Hastings was born of a railway station. This year marks 145 years since the railway opened between Hastings and Napier.
Enterprising property owner Francis Hicks gave enough land in 1873 to the railways to establish a train station and goods yard and shed in what would originally be called Karamu Junction, near the now Russell St North and Queen St East.
When Francis Hicks subdivided his land to cash in on its proximity to the station, a nucleus of a town slowly developed as his land was sold and others subdivided their land for settlement.
Land for a hotel, called the Railway Hotel, was purchased from Francis on Heretaunga St East.
On October 12, 1874, the line to Napier and Hastings was opened, and a train with passenger carriages made a 40 minute journey to Hastings. The first train was named "Hastings", and a bottle of wine was broken on the engine upon arrival.
A picnic was held in a paddock with the Napier Town Band playing "popular airs".
It was a windy day, as it can get in Hawke's Bay in October, and part of the station's under construction galvanised roof blew off and across a paddock.
The Napier to Hastings section of the railway was connected in 1874, the line was extended to Pakipaki in 1875, Waipukurau in 1876 and in 1891 finally reached Palmerston North through the Manawatū Gorge.
It became very busy around the train station and having the goods yard so close to the middle of the town meant many disruptions.
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Therefore a move was planned for 1894 to physically move the train station further along Russell St North (as shown in the 1920s).
In 1894, the railways owned Station St (now Russell St North) between Heretaunga and Queen streets. It was, by all accounts, not kept in the best condition, and cleaned infrequently of refuse. The railways were apparently not concerned about the state of the road. Some years later it was handed over to the Hastings Borough Council, who sealed the dusty and pot-holed street.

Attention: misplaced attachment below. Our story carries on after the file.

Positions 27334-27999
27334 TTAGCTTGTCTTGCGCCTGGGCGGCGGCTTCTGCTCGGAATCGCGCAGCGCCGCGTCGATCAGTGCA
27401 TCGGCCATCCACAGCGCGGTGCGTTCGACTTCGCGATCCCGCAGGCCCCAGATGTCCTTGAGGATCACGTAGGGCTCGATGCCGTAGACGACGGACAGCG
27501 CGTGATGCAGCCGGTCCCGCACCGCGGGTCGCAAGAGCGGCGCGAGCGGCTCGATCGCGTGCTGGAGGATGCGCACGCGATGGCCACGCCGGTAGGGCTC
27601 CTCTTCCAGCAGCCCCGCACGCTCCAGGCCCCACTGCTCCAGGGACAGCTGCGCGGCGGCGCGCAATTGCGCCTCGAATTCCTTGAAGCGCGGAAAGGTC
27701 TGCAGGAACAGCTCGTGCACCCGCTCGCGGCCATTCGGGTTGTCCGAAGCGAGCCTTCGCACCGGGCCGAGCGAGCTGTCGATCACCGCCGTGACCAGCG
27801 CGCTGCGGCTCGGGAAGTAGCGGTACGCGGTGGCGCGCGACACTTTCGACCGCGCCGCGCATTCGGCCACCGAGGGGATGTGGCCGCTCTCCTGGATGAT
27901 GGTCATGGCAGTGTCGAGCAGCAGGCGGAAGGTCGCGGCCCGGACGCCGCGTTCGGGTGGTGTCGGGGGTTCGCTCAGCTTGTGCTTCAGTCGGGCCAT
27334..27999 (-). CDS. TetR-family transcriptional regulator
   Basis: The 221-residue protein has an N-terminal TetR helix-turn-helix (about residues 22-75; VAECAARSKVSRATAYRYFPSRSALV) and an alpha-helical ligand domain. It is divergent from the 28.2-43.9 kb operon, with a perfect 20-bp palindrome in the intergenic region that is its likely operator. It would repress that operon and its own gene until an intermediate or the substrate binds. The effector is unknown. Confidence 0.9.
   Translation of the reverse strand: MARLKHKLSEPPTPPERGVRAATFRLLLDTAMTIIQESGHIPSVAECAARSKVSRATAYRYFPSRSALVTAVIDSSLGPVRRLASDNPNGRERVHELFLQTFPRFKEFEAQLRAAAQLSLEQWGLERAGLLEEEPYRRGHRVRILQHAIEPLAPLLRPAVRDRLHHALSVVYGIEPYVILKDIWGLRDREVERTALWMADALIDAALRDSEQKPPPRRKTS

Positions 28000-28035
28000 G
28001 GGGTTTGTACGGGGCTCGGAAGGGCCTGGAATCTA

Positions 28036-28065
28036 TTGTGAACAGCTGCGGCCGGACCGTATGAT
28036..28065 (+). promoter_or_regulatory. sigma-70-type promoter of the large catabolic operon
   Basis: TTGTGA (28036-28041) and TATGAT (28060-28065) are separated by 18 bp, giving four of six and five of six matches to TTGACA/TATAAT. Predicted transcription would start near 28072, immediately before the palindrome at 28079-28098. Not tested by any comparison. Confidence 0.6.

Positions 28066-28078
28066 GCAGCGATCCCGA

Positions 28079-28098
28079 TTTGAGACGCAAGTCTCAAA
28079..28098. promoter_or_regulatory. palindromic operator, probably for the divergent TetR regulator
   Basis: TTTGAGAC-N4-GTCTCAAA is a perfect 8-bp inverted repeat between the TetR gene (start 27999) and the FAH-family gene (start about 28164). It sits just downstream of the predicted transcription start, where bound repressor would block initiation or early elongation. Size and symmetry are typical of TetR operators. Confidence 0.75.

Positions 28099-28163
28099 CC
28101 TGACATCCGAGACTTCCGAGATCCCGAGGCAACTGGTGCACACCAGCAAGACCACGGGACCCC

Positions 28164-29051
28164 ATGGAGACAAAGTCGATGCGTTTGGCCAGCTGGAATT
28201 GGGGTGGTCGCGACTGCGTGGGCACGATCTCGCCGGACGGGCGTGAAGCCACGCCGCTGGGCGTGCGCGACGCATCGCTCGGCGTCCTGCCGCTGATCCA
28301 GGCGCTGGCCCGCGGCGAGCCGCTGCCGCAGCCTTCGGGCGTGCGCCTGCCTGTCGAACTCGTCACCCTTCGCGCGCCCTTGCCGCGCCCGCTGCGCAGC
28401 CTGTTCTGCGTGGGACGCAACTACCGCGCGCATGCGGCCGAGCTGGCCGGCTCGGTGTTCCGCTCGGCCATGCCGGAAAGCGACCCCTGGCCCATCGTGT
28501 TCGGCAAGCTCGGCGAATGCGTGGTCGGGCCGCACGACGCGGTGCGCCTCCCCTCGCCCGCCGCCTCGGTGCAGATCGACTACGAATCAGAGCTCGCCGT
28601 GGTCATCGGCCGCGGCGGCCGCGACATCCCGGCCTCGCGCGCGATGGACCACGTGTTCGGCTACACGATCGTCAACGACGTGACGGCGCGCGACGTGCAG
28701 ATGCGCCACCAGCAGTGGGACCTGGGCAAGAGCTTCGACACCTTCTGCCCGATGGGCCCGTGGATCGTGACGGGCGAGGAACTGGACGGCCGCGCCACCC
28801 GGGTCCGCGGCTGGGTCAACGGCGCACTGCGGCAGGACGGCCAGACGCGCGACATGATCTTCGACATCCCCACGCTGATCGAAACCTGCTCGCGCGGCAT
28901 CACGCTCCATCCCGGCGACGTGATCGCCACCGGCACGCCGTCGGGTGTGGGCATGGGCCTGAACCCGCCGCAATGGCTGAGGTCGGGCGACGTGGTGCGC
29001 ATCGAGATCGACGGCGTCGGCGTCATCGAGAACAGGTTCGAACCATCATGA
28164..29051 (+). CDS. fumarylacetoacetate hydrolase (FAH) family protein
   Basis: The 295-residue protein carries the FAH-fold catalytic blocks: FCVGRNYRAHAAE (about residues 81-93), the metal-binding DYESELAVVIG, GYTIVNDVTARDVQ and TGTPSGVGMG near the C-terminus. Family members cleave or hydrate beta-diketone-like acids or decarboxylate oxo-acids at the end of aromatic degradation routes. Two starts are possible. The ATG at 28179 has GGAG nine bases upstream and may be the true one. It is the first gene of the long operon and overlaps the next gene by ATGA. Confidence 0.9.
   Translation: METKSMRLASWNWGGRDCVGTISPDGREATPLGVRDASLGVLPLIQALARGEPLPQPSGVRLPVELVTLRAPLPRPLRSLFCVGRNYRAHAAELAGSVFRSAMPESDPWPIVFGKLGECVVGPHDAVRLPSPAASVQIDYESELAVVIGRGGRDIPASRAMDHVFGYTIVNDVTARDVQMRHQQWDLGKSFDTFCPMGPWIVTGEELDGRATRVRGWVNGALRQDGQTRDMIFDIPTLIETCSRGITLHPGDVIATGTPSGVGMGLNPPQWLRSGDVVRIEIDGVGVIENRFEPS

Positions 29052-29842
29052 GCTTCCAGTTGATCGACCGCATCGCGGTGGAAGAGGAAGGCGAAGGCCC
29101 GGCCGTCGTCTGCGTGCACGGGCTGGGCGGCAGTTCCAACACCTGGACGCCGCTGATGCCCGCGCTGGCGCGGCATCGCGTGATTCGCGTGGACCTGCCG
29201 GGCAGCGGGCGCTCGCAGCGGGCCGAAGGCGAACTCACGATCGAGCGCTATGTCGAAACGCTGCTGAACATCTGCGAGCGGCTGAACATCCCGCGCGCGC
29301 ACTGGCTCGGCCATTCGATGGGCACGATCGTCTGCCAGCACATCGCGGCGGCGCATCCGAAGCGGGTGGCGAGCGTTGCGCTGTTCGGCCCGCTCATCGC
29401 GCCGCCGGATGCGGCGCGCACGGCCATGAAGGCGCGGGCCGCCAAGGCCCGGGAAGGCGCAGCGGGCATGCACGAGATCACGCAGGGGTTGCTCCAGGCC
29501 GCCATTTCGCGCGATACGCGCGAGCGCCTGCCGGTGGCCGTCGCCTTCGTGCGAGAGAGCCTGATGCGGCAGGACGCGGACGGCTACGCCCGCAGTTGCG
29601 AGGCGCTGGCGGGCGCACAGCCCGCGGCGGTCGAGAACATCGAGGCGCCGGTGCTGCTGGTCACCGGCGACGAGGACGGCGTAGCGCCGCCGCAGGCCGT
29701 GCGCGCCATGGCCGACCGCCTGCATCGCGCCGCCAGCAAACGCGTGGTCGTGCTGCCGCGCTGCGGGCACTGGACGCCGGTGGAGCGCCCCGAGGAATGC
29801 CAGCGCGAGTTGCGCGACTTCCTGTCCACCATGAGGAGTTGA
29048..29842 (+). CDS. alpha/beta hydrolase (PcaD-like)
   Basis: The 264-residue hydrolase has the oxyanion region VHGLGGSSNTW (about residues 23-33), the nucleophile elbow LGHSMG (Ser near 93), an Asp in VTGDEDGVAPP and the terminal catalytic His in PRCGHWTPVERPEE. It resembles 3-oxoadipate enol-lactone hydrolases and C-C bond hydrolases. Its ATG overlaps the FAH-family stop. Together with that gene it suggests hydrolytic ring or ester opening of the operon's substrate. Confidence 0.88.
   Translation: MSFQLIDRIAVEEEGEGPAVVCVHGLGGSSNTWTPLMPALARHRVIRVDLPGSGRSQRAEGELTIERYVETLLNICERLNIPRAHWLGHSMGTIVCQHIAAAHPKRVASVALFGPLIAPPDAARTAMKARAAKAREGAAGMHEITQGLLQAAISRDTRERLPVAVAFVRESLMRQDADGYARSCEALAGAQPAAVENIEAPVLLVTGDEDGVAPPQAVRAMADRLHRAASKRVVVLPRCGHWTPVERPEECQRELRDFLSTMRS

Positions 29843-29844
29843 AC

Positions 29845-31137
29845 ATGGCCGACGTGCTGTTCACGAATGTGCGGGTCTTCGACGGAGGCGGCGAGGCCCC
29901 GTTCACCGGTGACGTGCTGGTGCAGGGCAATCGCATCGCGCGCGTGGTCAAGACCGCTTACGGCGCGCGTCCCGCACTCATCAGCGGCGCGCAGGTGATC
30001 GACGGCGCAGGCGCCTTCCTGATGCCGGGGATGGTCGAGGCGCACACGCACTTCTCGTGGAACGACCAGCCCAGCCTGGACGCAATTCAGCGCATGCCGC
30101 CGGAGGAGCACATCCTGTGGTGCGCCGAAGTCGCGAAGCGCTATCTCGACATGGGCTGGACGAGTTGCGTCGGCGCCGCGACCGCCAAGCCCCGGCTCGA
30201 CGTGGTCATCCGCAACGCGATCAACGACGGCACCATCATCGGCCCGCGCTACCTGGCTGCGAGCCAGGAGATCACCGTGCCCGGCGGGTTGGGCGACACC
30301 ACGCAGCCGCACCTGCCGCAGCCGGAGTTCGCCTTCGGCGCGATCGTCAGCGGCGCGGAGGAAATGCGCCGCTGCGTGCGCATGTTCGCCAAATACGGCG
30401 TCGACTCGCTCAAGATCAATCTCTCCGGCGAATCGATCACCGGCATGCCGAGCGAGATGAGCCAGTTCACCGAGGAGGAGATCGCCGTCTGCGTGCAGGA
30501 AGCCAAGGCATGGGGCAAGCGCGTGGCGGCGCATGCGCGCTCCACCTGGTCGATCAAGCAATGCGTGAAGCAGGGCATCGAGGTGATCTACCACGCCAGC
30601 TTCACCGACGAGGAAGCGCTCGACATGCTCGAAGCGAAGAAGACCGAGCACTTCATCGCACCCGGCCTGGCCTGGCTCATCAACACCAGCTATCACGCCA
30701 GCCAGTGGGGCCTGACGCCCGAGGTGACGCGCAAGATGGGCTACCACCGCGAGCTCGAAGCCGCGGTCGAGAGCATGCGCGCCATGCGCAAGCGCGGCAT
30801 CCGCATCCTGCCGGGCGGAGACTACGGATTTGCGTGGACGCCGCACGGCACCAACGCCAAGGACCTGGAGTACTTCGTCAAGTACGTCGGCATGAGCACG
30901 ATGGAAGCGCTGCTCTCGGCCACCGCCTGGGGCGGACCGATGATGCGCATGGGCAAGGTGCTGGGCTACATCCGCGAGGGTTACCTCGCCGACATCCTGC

The delivery of mail through the mail train had great importance. When a large fire broke out in 1907 in Heretaunga St West, the fire brigade laid fire hoses over the railway line to connect to a sewer manhole as the water supply was exhausted.
A story is told in connection with this that when a train wanted to depart the station, the hoses were ordered to be pulled up by railway officials otherwise the train with 35 trucks on it would go over the hoses. Disconnecting the hoses, letting the train pass through, reconnecting the hoses again to restart pumping sewerage took 15 minutes. By this time the fire flared up again, taking 21 hours to bring the fire under control.
The second site of the railway station also became quite congested.
In 1912, James Nelson Williams had donated land in Caroline Rd (now Sir James Wattie Place) to encourage the shift of train station, but a move did not occur until 1962.
Without much fanfare, on July 9, 1962, a railcar arrived at 8.25am to the Hastings station.
The Hastings train station had received attention in recent years by the Lions and Hastings District Council – who also had plans for it.
I noticed during this year's Art Deco Festival while waiting for the railcar at the station that significant vandalism had been done.
The first railcar had arrived in at the Hastings train station 1962, and the last train to stop at the station before its destruction would also be a railcar in February 2019.
- Signed copies of Michael Fowler's Historic Hawke's Bay book are available at $65 from the Hastings Community Art Centre, Russell St South, Hastings and Wardini Books Havelock North and Napier.
- Michael Fowler FCA (email@example.com) is a chartered accountant, contract researcher and writer of Hawke's Bay's history.